Yeah, I’m obsessed with these books. I just can’t stop reading (or listening to) them. I’m stuck in my own self-imposed wheel of Ka, destined to follow the adventures of Eddie and Jake and Roland and Oy (and ok, Susannah) for the rest of my days. (Note: This is my second time reviewing this book for the Cannonball Read…my first attempt was way way back in CBR3.)
It’s funny how each time I read these Dark Tower books (and stories and graphic novels), I come away with something different. For instance, I used to love (LOVE!) Eddie Dean. He was up on the Mount Rushmore of my favorite fictional male characters, along with Han Solo and Captain Wentworth. But this time, he’s bugging me beyond belief. I used to think Oy was just a cute and cuddly companion. And now I wonder if any of this could have ever happened without Oy, and just how integral he was to the Ka-Tet.
I think part of this is due to the fact that I’m listening to the books this time around. And the narrator thus far (the late, great Frank Muller) chose a heavy New York accent for Eddie, one that makes him sound like a bit of an idiot, to be honest. And I get why he chose that, and I don’t disagree with it. It just makes Eddie’s shortcomings stand out to me, and make him slightly (or more than slightly) annoying. Muller also makes Susannah a bit more appealing as a character, doing the best that he can with Uncle Stevie’s weakest link in the Ka-Tet.
A brief overview of what actually happens in this book:
After killing an enormous robotic bear, Eddie, Susannah, and Roland find “the path of the beam” which will lead them to the Dark Tower as long as they follow it. The path that they follow is known as the beam of the bear/path of the turtle.
Roland finds that he is slowly losing his grip on reality. Ever since he spared Jake’s life at the end of The Drawing of the Three, he lives in a mental paradigm — part of his mind is positive that he once knew a boy named Jake Chambers, and that he let him die under the mountains while he followed Walter…and part of his mind says that there was no boy. If Jake never died in New York, then he never appeared at the way station.
In New York of 1977, Jake Chambers is also slowly going insane. He spends his days in a dream state, constantly looking behind doors, positive that opening one will surely bring him back to Roland and his world. Before leaving New York behind forever, Jake does several important things:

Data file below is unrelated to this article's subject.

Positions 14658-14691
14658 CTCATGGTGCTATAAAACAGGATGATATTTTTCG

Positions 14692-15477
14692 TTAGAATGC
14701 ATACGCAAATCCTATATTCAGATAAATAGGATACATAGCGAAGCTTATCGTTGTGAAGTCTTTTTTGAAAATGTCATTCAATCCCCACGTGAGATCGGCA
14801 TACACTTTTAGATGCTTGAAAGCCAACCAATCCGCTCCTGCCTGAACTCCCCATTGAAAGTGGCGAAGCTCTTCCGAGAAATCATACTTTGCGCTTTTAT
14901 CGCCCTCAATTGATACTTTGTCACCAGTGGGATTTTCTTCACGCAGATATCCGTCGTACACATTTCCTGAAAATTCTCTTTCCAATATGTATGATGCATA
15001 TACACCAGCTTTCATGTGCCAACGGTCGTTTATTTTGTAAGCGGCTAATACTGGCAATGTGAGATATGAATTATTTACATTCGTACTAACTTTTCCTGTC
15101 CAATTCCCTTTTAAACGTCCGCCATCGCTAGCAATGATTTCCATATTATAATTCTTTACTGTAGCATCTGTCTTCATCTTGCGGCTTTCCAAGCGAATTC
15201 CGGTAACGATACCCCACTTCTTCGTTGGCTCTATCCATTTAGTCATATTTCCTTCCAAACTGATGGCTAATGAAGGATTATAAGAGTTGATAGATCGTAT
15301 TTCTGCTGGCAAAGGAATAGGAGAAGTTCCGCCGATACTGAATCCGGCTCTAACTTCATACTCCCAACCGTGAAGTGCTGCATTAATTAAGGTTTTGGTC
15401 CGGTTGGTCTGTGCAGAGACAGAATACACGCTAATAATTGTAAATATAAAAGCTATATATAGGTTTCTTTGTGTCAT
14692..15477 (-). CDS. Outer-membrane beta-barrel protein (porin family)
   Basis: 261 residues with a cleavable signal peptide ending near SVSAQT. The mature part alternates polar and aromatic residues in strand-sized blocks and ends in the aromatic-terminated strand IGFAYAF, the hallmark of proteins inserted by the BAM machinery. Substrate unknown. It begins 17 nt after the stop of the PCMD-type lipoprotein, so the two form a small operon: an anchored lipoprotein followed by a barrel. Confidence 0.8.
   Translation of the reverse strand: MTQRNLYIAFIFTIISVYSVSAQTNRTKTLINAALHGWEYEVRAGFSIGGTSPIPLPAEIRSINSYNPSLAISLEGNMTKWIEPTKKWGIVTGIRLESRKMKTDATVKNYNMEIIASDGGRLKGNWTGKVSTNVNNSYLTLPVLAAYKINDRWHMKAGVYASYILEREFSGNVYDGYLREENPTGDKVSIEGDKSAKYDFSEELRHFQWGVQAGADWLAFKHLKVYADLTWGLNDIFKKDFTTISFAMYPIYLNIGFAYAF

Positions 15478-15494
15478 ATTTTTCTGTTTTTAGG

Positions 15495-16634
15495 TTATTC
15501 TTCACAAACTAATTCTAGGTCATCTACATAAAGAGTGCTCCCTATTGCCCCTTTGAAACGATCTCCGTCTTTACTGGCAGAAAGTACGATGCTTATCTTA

- He writes his final english paper (although he doesn’t remember doing so) about a train named Blaine, who is a pain.
- He meets two men in a bookstore named Calvin Tower and Aaron Deepneau, and he picks up two books there: a children’s book called Charlie the Choo Choo, and a book of riddles with the answers torn out.
- He finds himself in a vacant lot, where he sees the most beautiful rose to ever grace the earth. Next to the rose he finds a key that actually helps him open the door between the worlds.
Eventually, Jake finds his way over to Roland, Eddie, and Susannah (but not until after one of my LEAST FAVORITE plots in the series, that of the sex demon vs. Susannah Dean), and they are soon joined by Oy the billy-bumbler. Roland and Jake find that their minds have healed now that they are back together.
They make their way toward the once-great city of Lud, where there once was a train called Blaine, but nobody has seen or heard from Blaine in many years. Jake is taken prisoner by a disgusting old pirate named Gasher, and brought to someone called The Tick-Tock Man, who rules one faction of the warring city. Oy and Roland rescue him. Eddie and Susannah find Blaine, who is pretty much insane, and convince him to take them all out of the city on their quest for the tower.
Yeah, Blaine is a real pain.
Oh. And did I mention that Randall Flagg shows up?
I remember the first time I read this, I couldn’t believe how Uncle Stevie decided to end things…just leaving us Constant Readers hanging by a thread, not knowing what would happen to our friends. And then HAVING TO WAIT for the next book to be written. It was the worst. This time, I started the next book just seconds after finishing this one, which was nice.
* This is the opening link of Robert Browning’s epic poem, Childe Roland to the Dark Tower Came. This could easily refer to Blaine. Or to Randall Flagg. Or even to Roland, if you think about it.